“Today, the House took an important step to reduce worldwide violence and improve international stability. Violence and brutal conflict costs the global economy over $14 trillion a year and creates environments where large-scale international responses are needed to stop the struggle and deliver humanitarian aid. This legislation directs USAID, the State Department, and the Defense Department to work with other relevant agencies in crafting an integrated strategy in a number of these ‘fragile states.’ The strategy would focus on preventing the total breakdown of government, while also denying terrorist groups the unstable, fertile territory from which they recruit,” said Rep. McCaul, Chair of the Committee on Homeland Security. “By proactively prioritizing the necessary resources and with our federal departments working in unison, we will be better positioned to eliminate terrorist safe havens, stimulate global stability, and avoid large-scale international interventions.”

“As a senior Member of the Foreign Affairs and Homeland Security Committees, it could not be clearer to me that to be safer here at home, we need to address the root causes of fragility that leave communities around the world vulnerable to conflict and extremism. That’s exactly what this bill does. It requires an interagency strategy and a pilot program so that our resources are not only better coordinated to have a greater impact, but so that we also learn as much as possible about how to best combat this problem,” said Rep. Keating, Ranking Member of the Foreign Affairs Subcommittee on Terrorism, Nonproliferation, and Trade and Co-Chair of the Congressional Counterterrorism Caucus. “We have lost so many lives and expended so much on conflicts that don’t seem to ever get resolved. Addressing fragility brings us closer to the root causes of these conflicts and we owe it to our servicemen and women, to members of our foreign service, and to the American people to do that. Time and again, our research has shown that focusing on fragility will be a much more effective way of creating more sustainable peace and security around the world.”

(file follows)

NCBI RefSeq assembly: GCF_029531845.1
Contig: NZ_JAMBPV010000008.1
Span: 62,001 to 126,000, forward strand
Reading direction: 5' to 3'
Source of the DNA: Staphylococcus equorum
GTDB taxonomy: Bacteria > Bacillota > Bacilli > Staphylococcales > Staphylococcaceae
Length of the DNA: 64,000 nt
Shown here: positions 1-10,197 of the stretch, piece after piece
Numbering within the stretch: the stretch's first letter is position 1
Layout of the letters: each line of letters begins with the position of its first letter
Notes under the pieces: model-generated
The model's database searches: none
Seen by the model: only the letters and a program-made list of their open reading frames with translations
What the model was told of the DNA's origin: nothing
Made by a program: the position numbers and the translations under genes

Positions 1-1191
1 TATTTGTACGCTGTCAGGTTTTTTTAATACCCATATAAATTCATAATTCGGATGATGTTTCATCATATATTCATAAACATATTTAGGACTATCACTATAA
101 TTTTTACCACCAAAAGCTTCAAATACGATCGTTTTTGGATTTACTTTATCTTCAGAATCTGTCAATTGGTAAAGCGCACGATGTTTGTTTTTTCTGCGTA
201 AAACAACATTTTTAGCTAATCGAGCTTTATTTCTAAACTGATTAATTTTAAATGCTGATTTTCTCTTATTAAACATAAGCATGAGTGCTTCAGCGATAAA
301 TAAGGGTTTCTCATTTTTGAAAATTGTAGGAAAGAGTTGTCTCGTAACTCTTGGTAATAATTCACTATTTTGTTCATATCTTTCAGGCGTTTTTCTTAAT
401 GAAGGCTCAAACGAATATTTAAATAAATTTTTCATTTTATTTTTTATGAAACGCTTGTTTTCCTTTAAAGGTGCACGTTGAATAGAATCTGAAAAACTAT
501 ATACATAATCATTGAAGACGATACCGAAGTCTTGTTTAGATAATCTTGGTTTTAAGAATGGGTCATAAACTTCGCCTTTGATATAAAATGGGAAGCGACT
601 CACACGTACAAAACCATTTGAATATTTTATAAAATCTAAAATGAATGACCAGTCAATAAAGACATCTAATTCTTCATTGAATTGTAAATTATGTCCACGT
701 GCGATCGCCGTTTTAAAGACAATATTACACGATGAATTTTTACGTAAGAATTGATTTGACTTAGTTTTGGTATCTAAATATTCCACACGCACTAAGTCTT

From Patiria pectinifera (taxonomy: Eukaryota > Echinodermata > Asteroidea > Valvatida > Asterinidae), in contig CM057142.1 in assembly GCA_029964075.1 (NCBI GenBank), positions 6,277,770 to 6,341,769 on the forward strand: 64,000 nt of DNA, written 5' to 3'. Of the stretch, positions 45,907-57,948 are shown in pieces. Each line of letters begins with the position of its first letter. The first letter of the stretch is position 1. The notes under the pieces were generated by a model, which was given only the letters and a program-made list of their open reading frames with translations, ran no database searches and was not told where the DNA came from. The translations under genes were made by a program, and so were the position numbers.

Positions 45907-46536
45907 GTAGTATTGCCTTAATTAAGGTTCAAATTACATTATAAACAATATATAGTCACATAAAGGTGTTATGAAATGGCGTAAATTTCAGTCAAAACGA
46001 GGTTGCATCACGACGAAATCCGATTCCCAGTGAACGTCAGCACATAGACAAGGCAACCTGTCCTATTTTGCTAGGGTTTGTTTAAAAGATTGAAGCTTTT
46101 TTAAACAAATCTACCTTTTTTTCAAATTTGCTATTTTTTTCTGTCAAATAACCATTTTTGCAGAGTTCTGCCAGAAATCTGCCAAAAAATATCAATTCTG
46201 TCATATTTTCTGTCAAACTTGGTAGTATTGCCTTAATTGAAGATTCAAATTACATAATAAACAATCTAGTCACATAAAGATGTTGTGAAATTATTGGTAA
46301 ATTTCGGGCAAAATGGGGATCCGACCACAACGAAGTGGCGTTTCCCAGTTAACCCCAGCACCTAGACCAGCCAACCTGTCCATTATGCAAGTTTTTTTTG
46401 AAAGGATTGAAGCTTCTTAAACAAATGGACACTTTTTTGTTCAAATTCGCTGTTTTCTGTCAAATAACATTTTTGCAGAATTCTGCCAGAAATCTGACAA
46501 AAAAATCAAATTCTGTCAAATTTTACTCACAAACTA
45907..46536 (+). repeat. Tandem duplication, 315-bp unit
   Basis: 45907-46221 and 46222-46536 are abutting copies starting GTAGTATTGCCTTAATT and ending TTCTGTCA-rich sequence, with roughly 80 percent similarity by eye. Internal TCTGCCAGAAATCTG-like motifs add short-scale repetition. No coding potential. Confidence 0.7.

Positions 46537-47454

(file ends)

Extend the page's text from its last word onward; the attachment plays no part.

Background

Violence and violent conflict have become the leading causes of displacement worldwide, resulting in an unprecedented 68.5 million forcibly displaced people, while preventable violence kills at least 1.4 million people annually. Containing violence costs the global economy $14.7 trillion a year (12.4% of world GDP).

US National Security Strategies over the past 15 years affirm that America has a national security interest in better preventing and mitigating violence, violent conflict, and fragility. Lessons learned over the past 20 years show that doing so will require more clearly defined goals, strategies, and interagency coordination.

The Global Fragility and Violence Reduction Act charges the State Department, Defense Department, and USAID with designating at least 6 priority countries or regions and implementing 10-year plans for addressing violence and fragility in those areas. The bill requires these departments and agencies to apply lessons learned and robust standards for measuring effectiveness and adapting programs based on results.

The legislation is endorsed by: Alliance for Peacebuilding, American Friends Service Committee, Bread for the World, CARE, Carl Wilkens Fellows, Center for Civilians in Conflict (CIVIC), Center on Conscience & War, Charity & Security Network, Chemonics, Church of the Brethren Office of Public Witness, Conciliation Resources, Congregation of Our Lady of Charity of the Good Shepherd US Provinces, Cure Violence, Educators’ Institute for Human Rights, Foreign Policy 4 America, Franciscan Action Network, Friends Committee on National Legislation (FCNL), Future Without Violence, Global Communities, Global Water 2020, Humanity United Action, i-ACT, In Defense of Christians, Institute for Multi-Track Diplomacy, InterAction, International Alert, International Civil Society Action Network, International Crisis Group (ICG), International Rescue Committee, Jewish World Watch, Karuna Center for Peacebuilding, Mercy Corps, National Advocacy Center of the Sisters of the Good Shepherd, National Latino Evangelical Coalition, Never Again Coalition, Nuru International, Pax Christi International, Pax Christi USA, Peace Direct, PRBB Foundation, Saferworld, Search for Common Ground, STAND, Stop Genocide Now, United Church of Christ, Women for Afghan Women, World Relief, and World Vision.